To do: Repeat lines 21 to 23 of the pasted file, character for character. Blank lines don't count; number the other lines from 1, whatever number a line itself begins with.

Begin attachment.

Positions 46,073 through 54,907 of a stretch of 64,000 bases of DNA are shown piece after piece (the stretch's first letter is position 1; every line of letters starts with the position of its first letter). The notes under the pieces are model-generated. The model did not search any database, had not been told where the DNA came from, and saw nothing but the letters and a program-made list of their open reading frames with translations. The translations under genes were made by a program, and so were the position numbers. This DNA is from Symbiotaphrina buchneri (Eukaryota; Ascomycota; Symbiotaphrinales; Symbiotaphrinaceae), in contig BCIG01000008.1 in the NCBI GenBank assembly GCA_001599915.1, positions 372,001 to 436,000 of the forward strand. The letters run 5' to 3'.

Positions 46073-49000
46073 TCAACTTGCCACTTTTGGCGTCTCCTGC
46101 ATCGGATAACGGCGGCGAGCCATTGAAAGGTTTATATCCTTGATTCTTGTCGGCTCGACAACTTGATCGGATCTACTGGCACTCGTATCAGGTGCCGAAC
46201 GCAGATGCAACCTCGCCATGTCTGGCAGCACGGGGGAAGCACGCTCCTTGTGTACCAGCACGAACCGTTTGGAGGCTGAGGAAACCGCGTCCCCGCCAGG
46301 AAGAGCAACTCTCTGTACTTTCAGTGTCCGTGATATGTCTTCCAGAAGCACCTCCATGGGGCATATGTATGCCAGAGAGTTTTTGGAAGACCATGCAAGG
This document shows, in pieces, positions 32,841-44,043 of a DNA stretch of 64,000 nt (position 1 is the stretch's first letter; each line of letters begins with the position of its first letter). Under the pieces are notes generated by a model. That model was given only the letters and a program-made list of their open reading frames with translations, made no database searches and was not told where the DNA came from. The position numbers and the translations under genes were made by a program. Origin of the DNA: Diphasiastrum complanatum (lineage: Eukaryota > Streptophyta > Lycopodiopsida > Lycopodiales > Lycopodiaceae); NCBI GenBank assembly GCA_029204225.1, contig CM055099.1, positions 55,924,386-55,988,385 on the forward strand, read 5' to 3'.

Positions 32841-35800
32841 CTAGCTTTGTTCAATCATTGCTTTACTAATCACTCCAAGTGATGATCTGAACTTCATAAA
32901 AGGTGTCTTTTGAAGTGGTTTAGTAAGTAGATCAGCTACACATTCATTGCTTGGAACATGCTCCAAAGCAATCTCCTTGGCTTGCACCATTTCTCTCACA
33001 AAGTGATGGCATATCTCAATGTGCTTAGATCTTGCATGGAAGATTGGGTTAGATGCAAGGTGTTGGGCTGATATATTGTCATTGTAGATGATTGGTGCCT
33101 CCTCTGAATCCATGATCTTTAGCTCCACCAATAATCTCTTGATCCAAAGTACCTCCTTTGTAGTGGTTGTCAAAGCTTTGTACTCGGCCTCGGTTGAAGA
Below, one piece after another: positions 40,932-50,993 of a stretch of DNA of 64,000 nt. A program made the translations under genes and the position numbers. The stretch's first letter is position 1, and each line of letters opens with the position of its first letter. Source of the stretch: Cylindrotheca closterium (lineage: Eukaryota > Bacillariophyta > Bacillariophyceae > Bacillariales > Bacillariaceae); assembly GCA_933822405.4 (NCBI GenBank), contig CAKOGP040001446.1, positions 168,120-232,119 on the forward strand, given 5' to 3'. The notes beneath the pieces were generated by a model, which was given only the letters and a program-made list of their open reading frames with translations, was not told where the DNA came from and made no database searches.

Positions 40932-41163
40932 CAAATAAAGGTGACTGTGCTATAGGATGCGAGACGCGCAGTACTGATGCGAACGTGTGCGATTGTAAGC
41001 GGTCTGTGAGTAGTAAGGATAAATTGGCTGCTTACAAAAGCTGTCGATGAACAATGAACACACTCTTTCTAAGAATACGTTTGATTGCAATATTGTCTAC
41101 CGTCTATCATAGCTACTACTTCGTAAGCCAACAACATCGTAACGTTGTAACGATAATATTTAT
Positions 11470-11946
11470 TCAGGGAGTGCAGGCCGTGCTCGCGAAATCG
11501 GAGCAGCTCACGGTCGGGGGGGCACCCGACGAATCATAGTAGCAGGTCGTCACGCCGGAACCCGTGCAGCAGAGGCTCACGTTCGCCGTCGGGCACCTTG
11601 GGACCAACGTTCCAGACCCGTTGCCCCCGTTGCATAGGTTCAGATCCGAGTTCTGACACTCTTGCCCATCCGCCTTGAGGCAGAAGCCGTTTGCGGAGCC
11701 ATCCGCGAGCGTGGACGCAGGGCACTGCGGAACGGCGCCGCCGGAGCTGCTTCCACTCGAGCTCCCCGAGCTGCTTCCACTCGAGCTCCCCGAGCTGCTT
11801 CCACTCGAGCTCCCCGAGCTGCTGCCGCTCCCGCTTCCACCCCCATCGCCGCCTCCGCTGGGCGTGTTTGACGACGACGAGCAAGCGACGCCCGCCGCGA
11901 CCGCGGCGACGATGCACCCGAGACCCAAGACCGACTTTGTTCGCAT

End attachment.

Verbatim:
11601 GGACCAACGTTCCAGACCCGTTGCCCCCGTTGCATAGGTTCAGATCCGAGTTCTGACACTCTTGCCCATCCGCCTTGAGGCAGAAGCCGTTTGCGGAGCC
11701 ATCCGCGAGCGTGGACGCAGGGCACTGCGGAACGGCGCCGCCGGAGCTGCTTCCACTCGAGCTCCCCGAGCTGCTTCCACTCGAGCTCCCCGAGCTGCTT
11801 CCACTCGAGCTCCCCGAGCTGCTGCCGCTCCCGCTTCCACCCCCATCGCCGCCTCCGCTGGGCGTGTTTGACGACGACGAGCAAGCGACGCCCGCCGCGA